The proposed superannuation changes in the 2016 Budget generated the full range of emotions, from outrage to praise. The comments among the 700 responses reveal as much as the overall scores.
The benefit of setting investment objectives is most apparent in times of market turmoil, but at any time, defining a preference for maximum returns or minimum risk will help to achieve the right outcome.
The way retirement risks and outcomes are visualised and communicated needs to move from simplistic assumptions on returns to calculating a range of outcomes and probabilities to better represent the real world.
The commodities market is impossible to predict in terms of cyclical highs and lows, and nobody ‘rings the bell’ at either point. One strategy is to scale in or out gradually on early detection of a new trend.
Public or private ancillary funds are tax-effective vehicles to manage charitable giving. Not only are there immediate tax advantages, but it can set up a family for generations of giving and engagement.
Keeping superannuation savings in term deposits will protect the capital but doesn’t optimise the retirement outcome. There are many alternatives that should provide higher sustainable income over the long term.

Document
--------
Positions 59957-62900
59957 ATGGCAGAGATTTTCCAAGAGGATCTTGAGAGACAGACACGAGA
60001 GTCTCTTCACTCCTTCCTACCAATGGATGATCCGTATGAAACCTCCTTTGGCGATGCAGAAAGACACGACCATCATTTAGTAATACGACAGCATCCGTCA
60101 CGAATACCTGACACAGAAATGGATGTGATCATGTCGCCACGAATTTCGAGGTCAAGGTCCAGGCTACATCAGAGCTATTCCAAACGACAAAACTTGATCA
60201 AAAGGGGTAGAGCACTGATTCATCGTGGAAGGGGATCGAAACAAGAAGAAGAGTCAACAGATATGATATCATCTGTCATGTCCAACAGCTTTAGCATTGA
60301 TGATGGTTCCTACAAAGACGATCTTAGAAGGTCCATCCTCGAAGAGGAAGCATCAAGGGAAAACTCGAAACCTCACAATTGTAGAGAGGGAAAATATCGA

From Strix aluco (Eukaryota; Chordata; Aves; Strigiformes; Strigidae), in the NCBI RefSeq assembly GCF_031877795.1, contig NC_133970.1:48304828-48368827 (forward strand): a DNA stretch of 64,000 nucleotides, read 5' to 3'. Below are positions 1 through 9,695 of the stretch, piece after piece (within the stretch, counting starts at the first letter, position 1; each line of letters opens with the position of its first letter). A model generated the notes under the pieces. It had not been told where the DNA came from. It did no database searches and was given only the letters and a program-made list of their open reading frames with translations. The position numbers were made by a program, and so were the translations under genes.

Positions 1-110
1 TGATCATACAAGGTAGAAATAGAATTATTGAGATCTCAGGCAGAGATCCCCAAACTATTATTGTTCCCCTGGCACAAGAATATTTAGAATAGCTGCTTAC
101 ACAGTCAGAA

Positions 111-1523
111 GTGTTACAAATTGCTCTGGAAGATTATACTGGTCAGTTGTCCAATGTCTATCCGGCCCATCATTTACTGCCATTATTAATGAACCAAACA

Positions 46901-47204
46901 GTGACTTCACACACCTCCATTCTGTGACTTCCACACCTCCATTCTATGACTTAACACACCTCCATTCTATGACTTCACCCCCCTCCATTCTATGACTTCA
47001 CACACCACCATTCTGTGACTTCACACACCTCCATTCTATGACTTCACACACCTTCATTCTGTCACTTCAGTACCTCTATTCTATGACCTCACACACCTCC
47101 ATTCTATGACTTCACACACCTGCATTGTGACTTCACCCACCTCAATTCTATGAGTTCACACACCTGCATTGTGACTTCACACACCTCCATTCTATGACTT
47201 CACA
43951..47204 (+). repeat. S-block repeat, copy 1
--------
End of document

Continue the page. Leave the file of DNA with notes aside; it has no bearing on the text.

Articles from previous editions
In recent months, both sides of politics have explained what they mean by ‘retrospective’ changes to policy, and their new superannuation rules fall into their own definitions.
Among the Budget’s proposed super changes, little has been said about the broad impact of the new transition to retirement rules. Those who intend working beyond the age of 60 may now pay tax on their entire balance.
SMSFs transferring funds to a tax-free pension account under the proposed cap of $1.6 million will not need to sell or segregate assets from an accumulation account for the same member.
Given how difficult it is to forecast statistics such as GDP, employment or inflation, investors should ignore macroeconomics. Even if forecasts were accurate, they are not very useful for valuing shares.
The current level of fear in the market could be signalling a downturn or even another GFC. Investors should remember the lessons from the last crisis, and be in a position to take advantage of the next one.
The wealth management businesses of major banks may be efficient uses of their capital, but it comes with scrutiny of the vertical integration model and culture risks. There’s increasing focus on whether it’s worth having.
Although the proposed changes to superannuation might be worryingly detrimental to retirement outcomes, super will remain the most tax-effective retirement saving vehicle for the majority of people.
Click 'Next' to go to hundreds of archived articles on investing.